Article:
Are brown dwarfs cold or hot

Secrets of brown dwarfs

Astronomers want to learn more about planetary gas giants from stars that could not ignite the nuclear reaction inside

In the beginning there is the fog. In order for a new star to form, an imbalance must have developed in an interstellar gas cloud of sufficient density. The cloud agglomerates under the influence of gravity to form a protostar until the temperatures inside are high enough to ignite the nuclear fusion. Since the overall angular momentum is retained, but the cloud draws its arms like a figure skater, it turns faster and faster.

However, it can happen that there is simply not enough raw material available. Either because the gas cloud itself was too small. Or because a giant star in the vicinity blew away too much fuel. The protostar may also have arisen as part of a multiple system and its brothers have secured a larger share of the primary supply.

Exactly how much nuclear fuel is required depends on its composition - just as alcohol burns more easily than diesel. However, the heavier the raw material, the easier it is to ignite stars. If the composition corresponds to our sun, then one reckons with about 75 Jupiter masses (a thousand Jupiter masses correspond approximately to one solar mass). In the young universe, however, the starting conditions were still 90 Jupiter's masses.

If the protostar is lighter, fusion reactions can still occur: from 65 Jupiter masses, for example, lithium fusion begins, and from 13 Jupiter masses, deuterium nuclei fuse with protons to form helium. But because usually neither lithium nor heavy hydrogen (deuterium) are among the main components of a baby star, it only glows very weakly, it just glows.

Brown dwarfs usually reach about the size of Jupiter. The lighter stars are bigger than the heavier ones because the gravity is weaker here. The mini-stars age relatively quickly. They begin to cool down shortly after the fusion reactions have ignited. The heaviest known representatives have a surface temperature of 2900 Kelvin. The fate of a brown dwarf is relatively unspectacular: it cools down over time until, after a few billion years, it wanders through space as an ice ball.

For astronomers, such an ice-cold gas ball is still very exciting - it should have many properties in common with planetary gas giants that orbit a sun. The researchers suspect, for example, that just like planets, clouds form in their atmosphere. Unfortunately, the brown dwarfs are difficult to observe because of their low temperatures. Instead of visible light, they only emit infrared radiation. But at least they might be easier to discover and explore from a distance than planets in other solar systems.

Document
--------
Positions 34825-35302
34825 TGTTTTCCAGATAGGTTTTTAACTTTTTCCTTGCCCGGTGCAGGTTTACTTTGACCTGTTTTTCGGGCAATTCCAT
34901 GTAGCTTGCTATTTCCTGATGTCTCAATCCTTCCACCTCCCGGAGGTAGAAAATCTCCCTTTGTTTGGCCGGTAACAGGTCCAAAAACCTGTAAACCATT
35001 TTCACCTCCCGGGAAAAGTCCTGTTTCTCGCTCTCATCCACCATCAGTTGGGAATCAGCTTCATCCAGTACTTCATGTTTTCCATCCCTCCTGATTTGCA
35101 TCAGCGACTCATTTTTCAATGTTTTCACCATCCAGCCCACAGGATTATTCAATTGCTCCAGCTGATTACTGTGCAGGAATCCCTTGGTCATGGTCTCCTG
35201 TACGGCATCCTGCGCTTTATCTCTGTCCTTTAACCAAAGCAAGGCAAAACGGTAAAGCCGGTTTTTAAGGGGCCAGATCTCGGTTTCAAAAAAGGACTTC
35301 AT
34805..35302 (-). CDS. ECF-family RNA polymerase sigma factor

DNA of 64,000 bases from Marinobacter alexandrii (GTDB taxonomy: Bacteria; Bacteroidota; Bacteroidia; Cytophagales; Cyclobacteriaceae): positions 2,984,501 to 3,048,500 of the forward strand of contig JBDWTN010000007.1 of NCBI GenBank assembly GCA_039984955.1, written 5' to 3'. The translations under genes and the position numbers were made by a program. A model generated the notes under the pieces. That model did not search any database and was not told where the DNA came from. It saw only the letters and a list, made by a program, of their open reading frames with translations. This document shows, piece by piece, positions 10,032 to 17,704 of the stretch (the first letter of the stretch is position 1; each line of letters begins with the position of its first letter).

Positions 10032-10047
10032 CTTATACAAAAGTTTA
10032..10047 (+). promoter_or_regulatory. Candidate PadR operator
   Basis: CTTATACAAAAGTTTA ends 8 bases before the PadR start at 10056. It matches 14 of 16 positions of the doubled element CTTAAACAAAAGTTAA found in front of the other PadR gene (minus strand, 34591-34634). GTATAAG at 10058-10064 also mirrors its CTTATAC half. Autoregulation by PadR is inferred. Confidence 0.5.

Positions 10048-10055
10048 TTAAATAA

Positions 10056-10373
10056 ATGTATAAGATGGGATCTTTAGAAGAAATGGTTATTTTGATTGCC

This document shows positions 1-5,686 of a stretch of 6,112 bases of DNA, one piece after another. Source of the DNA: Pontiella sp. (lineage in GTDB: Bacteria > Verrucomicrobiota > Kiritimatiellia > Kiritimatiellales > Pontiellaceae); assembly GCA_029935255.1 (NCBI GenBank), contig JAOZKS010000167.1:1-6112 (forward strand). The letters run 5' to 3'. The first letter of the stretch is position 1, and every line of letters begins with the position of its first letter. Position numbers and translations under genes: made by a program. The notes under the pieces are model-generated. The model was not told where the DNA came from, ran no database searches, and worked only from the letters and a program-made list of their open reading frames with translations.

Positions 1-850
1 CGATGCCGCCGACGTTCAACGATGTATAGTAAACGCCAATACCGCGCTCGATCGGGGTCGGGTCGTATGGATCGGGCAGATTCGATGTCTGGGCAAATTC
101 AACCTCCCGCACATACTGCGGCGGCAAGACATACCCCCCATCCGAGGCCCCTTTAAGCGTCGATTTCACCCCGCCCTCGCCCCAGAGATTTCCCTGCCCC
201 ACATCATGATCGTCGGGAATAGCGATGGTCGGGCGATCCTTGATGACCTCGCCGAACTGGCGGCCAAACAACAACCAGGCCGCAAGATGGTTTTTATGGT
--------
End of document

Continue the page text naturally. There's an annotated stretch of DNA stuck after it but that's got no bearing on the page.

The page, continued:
So it is fitting that astronomers, with the help of the Spitzer Space Telescope, have now succeeded for the first time in precisely measuring the distance to a number of these objects. The researchers publish their results in the journal Science. Knowing the distance is a prerequisite for finding out more about a celestial object. Because how much brightness arrives on earth from a star, of course, depends not only on its luminosity but also on the distance.

In this way, the researchers were able to determine the luminosity, temperature and mass of some brown dwarfs. In fact, it confirmed the assumption that the objects fill the gap between large gas planets and stars. Surprisingly, however, it was also found that the spectrum of a brown dwarf does not necessarily correspond to its temperature. This is exactly the hoped-for indication of cloud formation in the atmosphere; it can also be a result of different surface gravity or vertical currents in the atmosphere.

WISEP J1828 + 2650, one of the brown dwarfs whose surface temperature was previously attested, seems to be 250 degrees hotter after all. The object WD 0806−661B is currently the hottest candidate for the price of the coldest brown dwarf. With six to ten masses of Jupiter, it should be around 60 to 100 degrees Celsius on the two billion year old star. Ross 458C, which is about seven times as heavy as Jupiter, is also one of the smallest brown dwarfs.

The author's eBook "The New Biography of the Universe", which describes the development and structure of our universe in detail, is available on Amazon (Mobi, DRM-free), iTunes (for iPad) and Beam eBooks (ePub, PDF, DRM- free) available.

(Matthias Matting)

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